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Community and Q&A

Outdoor Minisplit Unit Freezing up in Temperatures Above Freezing

fcserei | Posted in Mechanicals on

I’ve used cheaper ducted mini split units  ( Pioneer, Gree ) in my house with great success so far, but now as we are renovating my son’s house we decided to splurge and go with a Fujitsu 18RLFCD. We are in DE, climate zone 4.

We installed the unit yesterday, fired it up and let it run overnight to warm up the just closed in house a little ( no insulation yet, but pretty tight construction).
In the morning the outside conditions were low 30s with 85% humidity, the temperature inside was only 48 F and the ducts were blowing barely lukewarm air.

I’ve checked the outside unit and it was like a big snowball, the radiator fins are totaly covered with ice.
To compare, the fins on the Pioneer unit in my house are completely dry in the same weather.

Anybody have an idea why the Fujitsu is freezing up?

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  1. ohioandy | | #1

    Sounds like a major malfunction. Is--or was-- the outdoor fan running, and expelling lots of cold air?

  2. walta100 | | #2

    Looking at the photo if the entire coil looks like the photo the units sensors should tell the computer it is time for a defrost cycle.

    If some part of the coil is still clear the unit will defrost soon when that part gets covered.

    If it just keeps getting worse without any defrost cycles you may have a faulty sensor.

    If the unit seems to be defrosts more often than normal that could be a symptom of the unit being under charged and or having a leak.


  3. Expert Member
    Akos | | #3

    Defrost control is a very hard problem, manufactures have to balance efficiency (as few defrost cycles as possible) and keeping the coil clear. This is especially hard in near freezing weather with high outdoor humidity.

    I've had one that had no problems any other time frost up in similar conditions, the unit kept going into defrost mode but was just not able to clear the coil. Ended up running in cooling for a bit which did the trick.

    Looks like pretty light frost on there, wouldn't worry too much about it. If the unit is starting to turn to an ice ball, you have some other issues.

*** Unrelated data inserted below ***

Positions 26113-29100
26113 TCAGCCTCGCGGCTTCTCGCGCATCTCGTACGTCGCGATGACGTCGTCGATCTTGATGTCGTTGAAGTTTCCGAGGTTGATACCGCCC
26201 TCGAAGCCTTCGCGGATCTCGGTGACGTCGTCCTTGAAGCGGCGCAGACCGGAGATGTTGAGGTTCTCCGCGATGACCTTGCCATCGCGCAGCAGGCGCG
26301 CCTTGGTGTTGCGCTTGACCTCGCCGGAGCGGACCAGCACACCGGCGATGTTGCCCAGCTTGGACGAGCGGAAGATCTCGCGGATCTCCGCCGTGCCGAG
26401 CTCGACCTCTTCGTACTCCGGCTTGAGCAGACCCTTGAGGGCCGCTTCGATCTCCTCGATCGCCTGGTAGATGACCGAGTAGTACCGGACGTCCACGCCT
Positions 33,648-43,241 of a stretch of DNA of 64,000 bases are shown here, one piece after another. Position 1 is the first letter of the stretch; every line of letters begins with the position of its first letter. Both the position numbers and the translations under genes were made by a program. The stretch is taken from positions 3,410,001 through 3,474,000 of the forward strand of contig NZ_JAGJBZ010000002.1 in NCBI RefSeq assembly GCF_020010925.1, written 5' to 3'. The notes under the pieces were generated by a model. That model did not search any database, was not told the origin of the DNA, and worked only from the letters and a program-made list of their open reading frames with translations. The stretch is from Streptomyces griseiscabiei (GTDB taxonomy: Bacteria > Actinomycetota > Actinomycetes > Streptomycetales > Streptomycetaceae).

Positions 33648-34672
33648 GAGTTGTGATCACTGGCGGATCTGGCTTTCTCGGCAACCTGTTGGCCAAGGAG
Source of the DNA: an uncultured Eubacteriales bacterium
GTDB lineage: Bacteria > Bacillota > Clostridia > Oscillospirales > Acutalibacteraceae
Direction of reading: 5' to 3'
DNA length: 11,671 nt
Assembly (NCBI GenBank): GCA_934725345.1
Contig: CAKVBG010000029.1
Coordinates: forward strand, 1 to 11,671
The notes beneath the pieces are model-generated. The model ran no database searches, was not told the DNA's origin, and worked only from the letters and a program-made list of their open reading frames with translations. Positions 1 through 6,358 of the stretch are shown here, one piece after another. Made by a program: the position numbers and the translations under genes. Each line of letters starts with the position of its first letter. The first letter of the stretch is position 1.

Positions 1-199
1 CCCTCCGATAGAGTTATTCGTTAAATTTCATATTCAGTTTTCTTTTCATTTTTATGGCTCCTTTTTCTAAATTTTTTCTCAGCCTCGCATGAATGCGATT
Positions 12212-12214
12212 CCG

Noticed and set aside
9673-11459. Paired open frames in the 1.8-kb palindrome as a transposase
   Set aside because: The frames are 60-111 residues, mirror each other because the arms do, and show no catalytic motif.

4. fcserei | | #4

    The outdoor fan is running but not at full speed. The lineset is warm, but not hot. I gess the unit is turning down sensing the reduced airflow., Measured the charge, looks correct. No leaks either.
    I haven't had much time to watch the unit yet, but never seen or heard it to do a defrost cycle. In the morning it had about an inch of ice on the bottom of the base pan. I've cleaned it out with a heat gun, but the ice is coming back after the restart. It looks like the weather is just cold and humid enough that the dripping condensation water forms icycles on the drain holes and sooner or later they are getting blocked with ice.
    Just frustrating that the cheapo units never had similar problems in any weather.

  5. Richard_L | | #5

    I have the same unit and the coils on mine will definitely frost up in similar conditions. However, when that happens it runs a quick defrost cycle and within a few minutes the coils are clear again and it's back running. Is it possible that it's just not capable of heating the house without insulation in it? If the unit is forced to work too hard in that kind of weather, that can lead to more frost on the unit. Though if the interior is only set to 48º, you wouldn't think that's too much of a temperature differential at all between inside and out, even without insulation. Though regardless, it should be running defrost cycles when that happens.

    The base pan freezing up sounds odd too, given the temperatures. My understanding is under normal conditions, you need a prolonged period of sub-freezing temperatures before that becomes an issue.

  6. walta100 | | #6

    You say “no leaks” exactly how can you know that to be a fact?

    The only way anyone could stat that as a fact is to have is to pump all of the refrigerant out of the system and into a tank on a scale and weigh what was removed from the system and have it match the factory spec, seems unlikely for a home owner.

    Who installed the unit?

    I say keep running the system for a few more days and try logging how often it goes into defrost mode.


  7. fcserei | | #7

    I sat down and observed the unit. 39F outside, 75% RH. 50 deg inside, heating set temp at minimum 60F. Not an unimaginable scenario for regular use, and I had fared much worse with different brand units without a hitch during the construction of my house.
    After a while the unit stated a defrost cycle. The defrost took 8 minutes, within the first 3 minutes all the ice was gone from the fins. The interior unit started to heat again at 12 minutes. The unit worked at high fan ( remote set to auto fan) until the 48th min from the start of the first defrost cycle and started a defrost again. Basically 25 % of the time it was not heating. That is not a great duty cycle even for a conventional heating system.